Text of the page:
How to Prevent Blog Post Blunders and Other Grammar Pet Peeves
One of the many hats I wear, both at home and at work, is spell check queen and Copy Editor. At home, I began as a spell checker, run-on-sentence catcher and grammar coach for my school-aged kids. At work, I’m a collaborator, dangling modifier catcher and moving commas and repossessing possessives editor for our social media blog posting team. I have no idea what the last sentence means, but it certainly sounds impressive.
In my various editorial roles, one of the most important things I have learned is the importance of having someone, preferably a copy editor or a meticulous well-educated friend, spell check your work. I can’t emphasize this editing process enough. I may be a decent writer, but I make mistakes (plenty of them – truthfully) and believe me, so do the experts.
When you’ve finished researching and crafting a compelling social media blog post, uploaded breathtaking visuals and believe you are ready to hit “publish” to go live — wait!
Neglecting to have a second set of eyes scan your work can lead to unprofessional, embarrassing and misleading results.
Spell Check Tip of the Week
Do everything possible to make certain your article is grammatically correct, tightly drafted and professional. The editing process is vital to the success of your social media post. If you don’t have a second person editing your posts, or if you are on a budget, here is what I suggest:
- Step away from your article and review it later when you can give it a fresh look
- Drop your copy into Microsoft Word to use as your spell check editor
- Splurge on Grammarly.com as an online editing tool
Copy Editing on a Budget
I’m fortunate to have an excellent editing partner at dlvr.it. We’ll write more about our team editing process in future social media posts (make sure to signup for the Social Media Minute newsletter to not miss out). However, regardless if we have both “signed off” on the post and set the status to ‘Ready to Launch’, I still have one more step to complete before launch.
My final editorial review process is to drop the entire post into Microsoft Word (assuming the post has not been drafted and edited in Word). I always do this!
From the original source document:
- Copy and paste into Word
- From Tools, run the Grammar and Spell check
In my opinion, Word picks up more errors than most word processors including Google Docs and WordPress. You’ll be surprised what you missed – from misspelled words to extra spaces and fragmented sentences. As this review has yielded me more corrections than I care to admit too, I never skip this final editing step.
If budget allows, in addition to this internal editing process for all our social media posts, there are numerous online editing tools and services available.
Spell Check Tool
I recently splurged on a monthly subscription to Grammarly.com. It claims to be the world’s best grammar checker. Quite a few educators I know use the service for online editing. I plan on testing it for the next couple months and will provide a feature review.
Copy Editing Tips
There are numerous articles listing copy editor’s pet peeves.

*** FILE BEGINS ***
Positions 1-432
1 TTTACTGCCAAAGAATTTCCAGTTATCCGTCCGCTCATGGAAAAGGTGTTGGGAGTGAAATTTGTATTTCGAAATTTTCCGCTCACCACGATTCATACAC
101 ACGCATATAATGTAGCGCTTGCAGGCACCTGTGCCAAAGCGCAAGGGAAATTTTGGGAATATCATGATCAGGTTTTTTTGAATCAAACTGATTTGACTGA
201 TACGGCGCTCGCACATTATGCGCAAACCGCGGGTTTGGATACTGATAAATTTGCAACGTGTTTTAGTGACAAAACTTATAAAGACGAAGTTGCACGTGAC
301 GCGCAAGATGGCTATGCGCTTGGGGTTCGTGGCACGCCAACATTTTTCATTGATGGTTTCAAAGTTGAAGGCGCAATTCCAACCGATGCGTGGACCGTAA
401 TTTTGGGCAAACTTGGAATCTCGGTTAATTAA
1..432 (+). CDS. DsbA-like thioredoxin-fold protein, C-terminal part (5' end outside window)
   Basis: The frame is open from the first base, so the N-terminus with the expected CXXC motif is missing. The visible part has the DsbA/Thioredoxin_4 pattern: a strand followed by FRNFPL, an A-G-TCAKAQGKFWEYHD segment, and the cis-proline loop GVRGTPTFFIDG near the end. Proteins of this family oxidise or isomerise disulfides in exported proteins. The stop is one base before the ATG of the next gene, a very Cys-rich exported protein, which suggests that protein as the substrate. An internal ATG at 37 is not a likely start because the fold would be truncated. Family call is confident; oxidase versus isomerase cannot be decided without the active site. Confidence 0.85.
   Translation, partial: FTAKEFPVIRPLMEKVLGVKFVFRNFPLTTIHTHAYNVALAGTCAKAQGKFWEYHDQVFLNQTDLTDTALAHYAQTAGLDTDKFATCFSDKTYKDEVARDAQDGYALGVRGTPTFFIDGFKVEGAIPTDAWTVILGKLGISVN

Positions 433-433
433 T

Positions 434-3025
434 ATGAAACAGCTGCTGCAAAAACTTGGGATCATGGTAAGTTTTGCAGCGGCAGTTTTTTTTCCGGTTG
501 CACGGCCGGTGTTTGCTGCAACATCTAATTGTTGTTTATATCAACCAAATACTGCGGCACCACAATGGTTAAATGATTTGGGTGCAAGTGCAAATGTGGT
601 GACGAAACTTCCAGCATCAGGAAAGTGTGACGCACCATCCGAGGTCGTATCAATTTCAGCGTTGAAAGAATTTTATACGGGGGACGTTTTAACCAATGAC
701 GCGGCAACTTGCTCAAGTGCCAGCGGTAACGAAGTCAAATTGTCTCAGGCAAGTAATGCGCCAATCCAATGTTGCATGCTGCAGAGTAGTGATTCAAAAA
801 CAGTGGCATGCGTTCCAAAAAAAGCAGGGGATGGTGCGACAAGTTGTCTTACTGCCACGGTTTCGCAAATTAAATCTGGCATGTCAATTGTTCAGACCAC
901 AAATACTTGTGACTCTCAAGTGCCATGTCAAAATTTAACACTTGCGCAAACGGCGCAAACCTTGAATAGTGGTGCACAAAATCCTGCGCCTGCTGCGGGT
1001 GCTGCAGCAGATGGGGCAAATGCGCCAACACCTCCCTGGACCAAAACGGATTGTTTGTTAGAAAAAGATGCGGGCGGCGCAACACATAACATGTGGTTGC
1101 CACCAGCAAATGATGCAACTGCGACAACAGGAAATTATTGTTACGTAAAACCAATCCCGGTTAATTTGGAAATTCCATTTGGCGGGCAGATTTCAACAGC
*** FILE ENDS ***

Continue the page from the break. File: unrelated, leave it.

I found a super enlighting one in Barry Feldman’s article, Copy Editing Tips: Delete + 12 More Ways to Improve Your Writing. ‘
My favorite tip from this list is something that I catch myself doing – again and again – is to use an unnecessary “that”. (See, there I go again with that unnecessary “that”):
Pet peeve #1: Cut “that” out
I can always spot an unprofessional writer by the repetitive and unnecessary use of “this,” “that,” and “these.” A specific pet peeve of mine is finding them as the first word of sentence. When you review your drafts, remove every instance of these (that) you can. See what I mean?
Pet peeve #2: _ _ 2 Spaces!
One of my newest “editorial” peeves is to check for:
- Having two or more spaces after a period
Did you know you no longer have to put two spaces after a period? I had an editorial argument with my young daughter about this. She was adamant her teacher only wanted one space after each period and would be “marked down” for two.
This extra space “not necessary” thing was news to me and clearly dated me. However, once I read this article from my friend Lorna’s Facebook stream, Nothing Says Over 40 Like Two Spaces after a Period!, I totally, completely, utterly understand.
Lorna is the Education Editor for our local paper, The Sonoma Index Tribune. To quote her, “I have repeatedly been reprimanded by my editors over this. It is a HARD habit to break.” Apparently, I’m not the only one to not get the memo. The comments Lorna received from her friends and followers, who are obviously over 40, and her editor were hilarious:
I started looking at this extra space thing as a time-saving tip for the over 40 crowd.
Let’s do the math:
My typical post has 1000 words with 100 periods. It takes me 1/8 of a second to hit the space bar. OK…if my math is correct, by hitting the space bar just once 100 times, I have saved myself 12.5 seconds. Whew… I’m filing this under productivity tips!
As an editor, how do you catch the two spaces? Other than just previewing the copy, use the “find and replace” function in Word to hunt down the double space and replace them all with single spaces –presto-o change-o!
What are your copy editing pet peeves? What editorial services do you use to spell check your blog posts? We would love to hear from you!